Consumer sentiment has improved in recent months as seen by the headline Conference Board Consumer Confidence index rising nearly 7 points to 108.3. The University of Michigan released preliminary results for January which showed an increase from 59.7 to 64.6 in the overall survey, a jump from 59.4 to 68.6 in the present situations and an increase from 59.9 to 62.0 in the expectations survey. Both surveys are clearly improving and rebounding from recent recession levels. See page 6.

But we remain concerned about the consumer. The savings rate was 2.4% in November and has been below 3% for five of the last six months. Readings below 3% were last seen in April 2008 (2.9%), November 2007 (2.8%), and seven of nine consecutive months between February 2005 and October 2005. The record low savings rate of 2.1% was recorded in July 2005. Another indication that consumers are stretched is the rise in credit. As of November, total consumer credit grew 8% YOY, but since August 2022 revolving credit has been steadily expanding at a pace of 15% YOY or more. This is worrisome; however, one consolation is that revolving credit remains below levels seen prior to the 2008 recession. Nevertheless, real consumer credit is just modestly below its 2020 peak and is a sign that consumers are financially strained. See page 7.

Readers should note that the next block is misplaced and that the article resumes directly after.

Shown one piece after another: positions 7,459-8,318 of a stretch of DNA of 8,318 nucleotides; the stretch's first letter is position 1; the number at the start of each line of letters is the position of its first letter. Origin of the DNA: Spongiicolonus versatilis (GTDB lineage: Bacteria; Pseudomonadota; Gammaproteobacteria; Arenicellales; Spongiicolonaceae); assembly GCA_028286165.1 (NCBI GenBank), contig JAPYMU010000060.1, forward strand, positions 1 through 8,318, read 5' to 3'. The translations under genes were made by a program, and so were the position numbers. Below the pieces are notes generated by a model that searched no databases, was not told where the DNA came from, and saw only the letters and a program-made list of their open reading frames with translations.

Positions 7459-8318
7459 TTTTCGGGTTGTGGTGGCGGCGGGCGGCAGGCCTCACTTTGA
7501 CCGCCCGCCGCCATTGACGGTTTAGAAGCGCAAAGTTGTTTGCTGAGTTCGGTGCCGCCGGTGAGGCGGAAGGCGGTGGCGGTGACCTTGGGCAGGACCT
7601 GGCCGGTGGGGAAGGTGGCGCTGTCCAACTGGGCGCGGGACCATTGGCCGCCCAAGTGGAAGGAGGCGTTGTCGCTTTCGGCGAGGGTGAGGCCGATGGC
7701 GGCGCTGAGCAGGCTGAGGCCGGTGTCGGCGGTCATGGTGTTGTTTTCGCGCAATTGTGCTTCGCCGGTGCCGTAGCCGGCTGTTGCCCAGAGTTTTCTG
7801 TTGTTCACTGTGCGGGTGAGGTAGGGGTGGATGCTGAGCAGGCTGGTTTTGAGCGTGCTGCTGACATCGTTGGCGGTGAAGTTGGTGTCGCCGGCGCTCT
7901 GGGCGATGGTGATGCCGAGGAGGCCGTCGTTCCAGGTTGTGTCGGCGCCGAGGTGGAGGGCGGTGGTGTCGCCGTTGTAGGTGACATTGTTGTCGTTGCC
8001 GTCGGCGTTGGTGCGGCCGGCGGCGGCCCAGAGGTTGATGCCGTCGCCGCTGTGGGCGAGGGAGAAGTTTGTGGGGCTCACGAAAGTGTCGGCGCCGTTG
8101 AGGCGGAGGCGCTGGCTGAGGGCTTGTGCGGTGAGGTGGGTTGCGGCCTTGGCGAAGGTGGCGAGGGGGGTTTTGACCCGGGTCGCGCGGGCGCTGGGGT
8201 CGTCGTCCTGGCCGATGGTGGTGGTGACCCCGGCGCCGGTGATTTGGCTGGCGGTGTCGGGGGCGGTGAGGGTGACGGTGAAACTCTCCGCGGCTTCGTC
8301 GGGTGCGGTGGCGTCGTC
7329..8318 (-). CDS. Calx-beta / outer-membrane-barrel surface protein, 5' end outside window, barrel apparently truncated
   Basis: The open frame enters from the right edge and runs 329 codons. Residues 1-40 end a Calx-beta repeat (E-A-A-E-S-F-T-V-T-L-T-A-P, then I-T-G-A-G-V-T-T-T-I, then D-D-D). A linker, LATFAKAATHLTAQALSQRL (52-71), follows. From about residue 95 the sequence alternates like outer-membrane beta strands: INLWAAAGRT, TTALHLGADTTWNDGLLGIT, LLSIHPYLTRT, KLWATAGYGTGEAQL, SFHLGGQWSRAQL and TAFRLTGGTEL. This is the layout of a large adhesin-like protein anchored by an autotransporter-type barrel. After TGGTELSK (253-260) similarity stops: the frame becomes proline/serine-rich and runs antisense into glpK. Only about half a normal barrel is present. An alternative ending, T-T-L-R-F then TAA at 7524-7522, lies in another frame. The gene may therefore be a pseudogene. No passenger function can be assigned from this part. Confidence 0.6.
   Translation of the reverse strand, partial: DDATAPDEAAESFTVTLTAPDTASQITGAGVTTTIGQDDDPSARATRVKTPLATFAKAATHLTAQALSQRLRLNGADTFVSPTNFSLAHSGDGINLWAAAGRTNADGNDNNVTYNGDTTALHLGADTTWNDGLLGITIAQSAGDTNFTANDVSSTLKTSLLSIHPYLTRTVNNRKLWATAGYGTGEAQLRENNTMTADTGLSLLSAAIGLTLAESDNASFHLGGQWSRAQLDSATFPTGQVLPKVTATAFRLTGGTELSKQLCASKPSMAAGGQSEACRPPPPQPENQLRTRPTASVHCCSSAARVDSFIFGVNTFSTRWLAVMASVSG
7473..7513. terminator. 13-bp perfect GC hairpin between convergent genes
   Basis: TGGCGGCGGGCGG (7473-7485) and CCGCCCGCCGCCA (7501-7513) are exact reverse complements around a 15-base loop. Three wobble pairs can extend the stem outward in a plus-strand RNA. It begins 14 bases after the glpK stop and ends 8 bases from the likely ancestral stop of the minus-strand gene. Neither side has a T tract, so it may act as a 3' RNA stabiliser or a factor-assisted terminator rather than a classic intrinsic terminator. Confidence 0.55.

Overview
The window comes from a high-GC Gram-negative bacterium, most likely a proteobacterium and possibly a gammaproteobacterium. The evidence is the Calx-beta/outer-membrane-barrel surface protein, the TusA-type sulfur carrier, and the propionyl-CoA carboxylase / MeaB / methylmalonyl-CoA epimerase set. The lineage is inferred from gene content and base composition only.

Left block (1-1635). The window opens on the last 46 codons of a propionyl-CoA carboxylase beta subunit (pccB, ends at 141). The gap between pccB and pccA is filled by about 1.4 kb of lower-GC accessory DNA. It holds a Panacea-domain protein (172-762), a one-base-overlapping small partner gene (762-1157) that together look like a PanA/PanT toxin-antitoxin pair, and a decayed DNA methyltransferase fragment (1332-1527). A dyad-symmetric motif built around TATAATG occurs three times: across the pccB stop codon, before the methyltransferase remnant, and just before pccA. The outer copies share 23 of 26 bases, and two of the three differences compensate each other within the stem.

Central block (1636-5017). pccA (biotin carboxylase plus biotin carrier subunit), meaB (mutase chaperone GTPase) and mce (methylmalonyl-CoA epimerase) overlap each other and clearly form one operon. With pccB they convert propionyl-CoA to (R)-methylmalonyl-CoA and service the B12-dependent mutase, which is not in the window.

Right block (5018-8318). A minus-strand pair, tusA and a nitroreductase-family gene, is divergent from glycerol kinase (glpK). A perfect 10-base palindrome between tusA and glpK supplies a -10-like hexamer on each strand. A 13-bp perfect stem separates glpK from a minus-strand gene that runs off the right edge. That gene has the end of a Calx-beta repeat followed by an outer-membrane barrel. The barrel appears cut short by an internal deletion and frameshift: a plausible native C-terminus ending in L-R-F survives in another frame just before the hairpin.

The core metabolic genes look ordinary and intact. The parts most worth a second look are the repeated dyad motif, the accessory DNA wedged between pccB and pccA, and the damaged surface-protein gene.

Technicals are Looking UP

The current rally has broadened to include most of the popular indices which are now trading above their 200-day moving averages. The one exception is the Nasdaq Composite. However, January’s advance is reminiscent of the August 2022 rally which also resulted in tests or breaks of the 200-day moving averages but became a failed rally. Nonetheless, the current rally could have staying power and it is significant that this rally is materializing in January, a month that can be predictive of the year’s performance. See page 9.

The 25-day up/down volume oscillator is currently neutral with a reading of 2.44 but is close to recording an overbought reading. An overbought reading that persists for at least five to ten consecutive trading sessions would be significant and a sign of a positive shift in the cycle. See page 10. Also interesting is that the 10-day average of daily new highs is 103 and new lows are 39. This combination is now positive since new highs are above the 100 benchmark and new lows are below 100. New highs have not consistently outnumbered new lows since April 2022. The advance/decline line is currently 33,545 net advancing issues from its 11/8/21 high – still negative yet a big improvement in the last two weeks. See page 11. We remain cautious but are carefully monitoring technical indicators, particularly the 25-day volume oscillator, for potential good news.

Gail Dudack